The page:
Saturday, 20 February 2016

My Baby, Psychosis and Me

Like many others involved in the campaign to raise awareness of, and improve services for, postpartum psychosis and other perinatal mental illnesses - I tuned in to BBC One's "My Baby, Psychosis and Me" earlier this week.  The documentary was aired as part of the BBC's #InTheMind season, and achieved both impressive viewing figures (for being on so late) and astonishing viewer reactions.  I gathered just a selection of the Twitter response to the programme in this Storify: 

A few days later, I wish to record some of my own thoughts on it all.  Before I begin I declare the following interests (baggage?):
1) I am a huge fan of Dr Alain Gregoire (the consultant in charge of the Winchester MBU, where the documentary was filmed) and his whole team.
2) Like the two women featured, Hannah and Jenny, I survived PP through being hospitalised for a significant length of time and medicated using powerful antipsychotic drugs.  I am hugely grateful to Psychiatry and the allied professions.

Ok, with that out of the way, let's begin our analysis...

We are introduced to Hannah and Jenny with no pleasantries.  They are both acutely unwell and in desperate need of a Mother and Baby Unit bed.  There were rumblings from some quarters of the audience about not knowing enough of the women's backgrounds, their history, their psychology.  But I think the filmmaker's approach in this case was to mirror reality: in a psychiatric emergency there is no opportunity for lengthy introductions or even so much as a how-do-you-do.  I liked the way the women came into the film: at the start they were their illness.  The psychosis in each case had largely consumed them, and it was the job of Dr Gregoire to find them again.

At times the film was almost unbearably sad.  It was during those times I, personally, retreated to the relative safety of Twitter and took a "social media management" approach to viewing the show.  My husband (who was in London, while I was visiting my family in Scotland) texted me to say how he thought I was "more of a Hannah psychosis than a Jenny psychosis".  I think he may be right.  I found Jenny's illness fascinating (the links to her bipolar, the ebb and flow of her mania, her paranoia)... But it was in Hannah that I really recognised myself: the sheer desperation, the terror, the restlessness, the crippling anxiety and self-doubt.  Watching Hannah in this state made me want to reach into my television and hold her tight and whisper intently into her ear: you will be ok.  You will get out of here.  You are a brilliant mum.  Hold on.  Hold on.  Hold on.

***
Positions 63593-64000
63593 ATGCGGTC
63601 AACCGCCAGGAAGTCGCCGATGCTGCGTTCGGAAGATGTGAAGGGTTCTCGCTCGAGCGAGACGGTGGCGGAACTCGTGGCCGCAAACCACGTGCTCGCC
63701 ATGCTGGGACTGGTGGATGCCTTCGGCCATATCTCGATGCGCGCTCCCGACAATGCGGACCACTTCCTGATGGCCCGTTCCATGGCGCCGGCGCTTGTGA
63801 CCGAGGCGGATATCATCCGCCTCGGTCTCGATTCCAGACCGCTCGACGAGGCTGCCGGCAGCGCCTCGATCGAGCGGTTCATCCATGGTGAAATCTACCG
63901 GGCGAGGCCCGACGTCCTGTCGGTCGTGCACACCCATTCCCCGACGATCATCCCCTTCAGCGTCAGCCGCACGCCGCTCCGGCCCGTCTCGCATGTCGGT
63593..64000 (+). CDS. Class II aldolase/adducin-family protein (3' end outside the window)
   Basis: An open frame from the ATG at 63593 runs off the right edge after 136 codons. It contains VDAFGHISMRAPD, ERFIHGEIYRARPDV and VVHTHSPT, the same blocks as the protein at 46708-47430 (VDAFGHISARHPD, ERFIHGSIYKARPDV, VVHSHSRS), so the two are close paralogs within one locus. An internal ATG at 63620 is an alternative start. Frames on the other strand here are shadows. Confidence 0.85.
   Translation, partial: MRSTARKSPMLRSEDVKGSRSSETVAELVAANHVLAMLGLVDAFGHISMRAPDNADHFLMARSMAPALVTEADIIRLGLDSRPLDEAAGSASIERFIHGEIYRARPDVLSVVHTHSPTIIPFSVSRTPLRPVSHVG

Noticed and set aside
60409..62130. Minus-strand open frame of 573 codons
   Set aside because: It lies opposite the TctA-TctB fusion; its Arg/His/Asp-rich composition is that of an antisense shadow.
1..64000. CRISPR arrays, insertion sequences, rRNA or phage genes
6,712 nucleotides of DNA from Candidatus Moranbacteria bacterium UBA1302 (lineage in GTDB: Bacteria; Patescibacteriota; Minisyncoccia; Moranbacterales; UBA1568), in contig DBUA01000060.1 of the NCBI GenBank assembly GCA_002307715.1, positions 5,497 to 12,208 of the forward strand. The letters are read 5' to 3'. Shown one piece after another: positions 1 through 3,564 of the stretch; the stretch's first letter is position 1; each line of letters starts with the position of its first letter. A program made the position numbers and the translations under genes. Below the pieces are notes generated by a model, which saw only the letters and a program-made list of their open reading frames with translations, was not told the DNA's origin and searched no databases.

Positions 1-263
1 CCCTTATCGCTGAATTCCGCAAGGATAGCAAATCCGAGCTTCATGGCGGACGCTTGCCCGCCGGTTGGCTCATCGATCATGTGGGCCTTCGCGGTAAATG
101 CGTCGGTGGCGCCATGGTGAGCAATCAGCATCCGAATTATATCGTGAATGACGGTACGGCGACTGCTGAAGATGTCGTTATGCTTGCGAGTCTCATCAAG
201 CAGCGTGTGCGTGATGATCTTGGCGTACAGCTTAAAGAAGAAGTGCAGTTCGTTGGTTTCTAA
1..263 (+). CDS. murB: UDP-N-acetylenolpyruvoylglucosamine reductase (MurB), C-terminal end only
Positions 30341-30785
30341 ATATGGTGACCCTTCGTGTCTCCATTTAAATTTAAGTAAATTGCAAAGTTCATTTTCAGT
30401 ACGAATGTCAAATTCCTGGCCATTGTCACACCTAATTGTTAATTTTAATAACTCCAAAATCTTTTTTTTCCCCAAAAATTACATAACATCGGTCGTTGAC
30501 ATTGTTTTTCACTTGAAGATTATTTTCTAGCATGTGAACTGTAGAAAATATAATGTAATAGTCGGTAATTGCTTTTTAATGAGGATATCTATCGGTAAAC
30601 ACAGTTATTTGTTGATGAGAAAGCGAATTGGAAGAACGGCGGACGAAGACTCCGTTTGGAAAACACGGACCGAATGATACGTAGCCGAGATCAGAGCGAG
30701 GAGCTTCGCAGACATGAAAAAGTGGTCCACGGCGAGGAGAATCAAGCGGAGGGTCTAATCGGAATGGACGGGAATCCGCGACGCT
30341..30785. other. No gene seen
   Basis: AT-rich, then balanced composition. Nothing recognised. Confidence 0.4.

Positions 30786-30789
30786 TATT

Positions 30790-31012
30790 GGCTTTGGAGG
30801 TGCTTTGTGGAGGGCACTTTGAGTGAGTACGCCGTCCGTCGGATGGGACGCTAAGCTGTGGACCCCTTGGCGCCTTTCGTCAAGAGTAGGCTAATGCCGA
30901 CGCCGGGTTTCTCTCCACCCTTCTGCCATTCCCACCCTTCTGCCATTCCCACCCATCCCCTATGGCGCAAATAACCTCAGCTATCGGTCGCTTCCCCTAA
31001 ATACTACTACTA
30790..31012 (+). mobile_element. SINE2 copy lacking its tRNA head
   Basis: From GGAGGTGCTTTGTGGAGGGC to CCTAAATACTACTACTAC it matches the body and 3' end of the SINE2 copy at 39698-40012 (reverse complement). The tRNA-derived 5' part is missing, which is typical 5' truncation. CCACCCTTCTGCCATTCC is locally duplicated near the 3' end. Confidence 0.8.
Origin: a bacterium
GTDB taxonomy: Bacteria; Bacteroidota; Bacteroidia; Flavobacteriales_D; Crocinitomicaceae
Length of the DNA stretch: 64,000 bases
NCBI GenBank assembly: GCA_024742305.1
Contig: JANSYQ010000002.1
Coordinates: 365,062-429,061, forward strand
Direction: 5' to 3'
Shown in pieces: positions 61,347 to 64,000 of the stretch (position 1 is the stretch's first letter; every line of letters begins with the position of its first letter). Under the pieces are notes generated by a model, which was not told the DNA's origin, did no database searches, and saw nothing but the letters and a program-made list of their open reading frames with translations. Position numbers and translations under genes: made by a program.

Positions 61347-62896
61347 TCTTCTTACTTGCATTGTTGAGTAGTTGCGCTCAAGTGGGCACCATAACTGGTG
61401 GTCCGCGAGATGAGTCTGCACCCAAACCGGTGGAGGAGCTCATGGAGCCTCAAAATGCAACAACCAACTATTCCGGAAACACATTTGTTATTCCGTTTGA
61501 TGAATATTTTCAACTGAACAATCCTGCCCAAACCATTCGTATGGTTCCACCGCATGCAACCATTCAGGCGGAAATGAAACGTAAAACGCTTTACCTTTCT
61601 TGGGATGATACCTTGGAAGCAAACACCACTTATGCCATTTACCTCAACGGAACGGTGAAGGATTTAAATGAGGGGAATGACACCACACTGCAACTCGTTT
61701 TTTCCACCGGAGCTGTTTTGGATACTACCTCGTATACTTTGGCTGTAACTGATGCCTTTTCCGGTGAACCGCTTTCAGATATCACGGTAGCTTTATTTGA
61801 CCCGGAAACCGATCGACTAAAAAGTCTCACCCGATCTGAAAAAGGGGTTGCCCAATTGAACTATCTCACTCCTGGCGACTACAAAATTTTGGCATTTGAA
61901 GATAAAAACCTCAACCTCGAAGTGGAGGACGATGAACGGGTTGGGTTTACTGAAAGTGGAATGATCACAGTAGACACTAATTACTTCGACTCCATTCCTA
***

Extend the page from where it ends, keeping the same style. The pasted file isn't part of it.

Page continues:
One thing the cameras didn't quite manage to convey (and perhaps this was deliberate) were the actual hallucinations.  Seeing things that are not there, hearing voices, experiencing the world completely differently from those around you, that is the nub of psychosis and the truly petrifying element of the disease.  I can only imagine that in those moments the cameraman was perhaps shepherded away.   In my own case, when I was "floridly psychotic" (how I love that term!), the other patients and any visitors to the ward would be ushered away to the safety of the communal nursery where the heavy door would clunk shut and a member of staff be on guard until it was safe for them all to come back out.

The cameras didn't capture these moments, but I'm sure they were experienced by Jenny and Hannah nonetheless.  And allowing a film crew to capture even just the recovery from this absolute Hell is a testament to their strength and courage.  We viewers were privileged to see ward round discussions (an absolute insight to the staff's continual balancing act of risk and recovery), the side effects and treatment effects of various medications, and even Hannah's experience of Electro-Convulsive Therapy (ECT).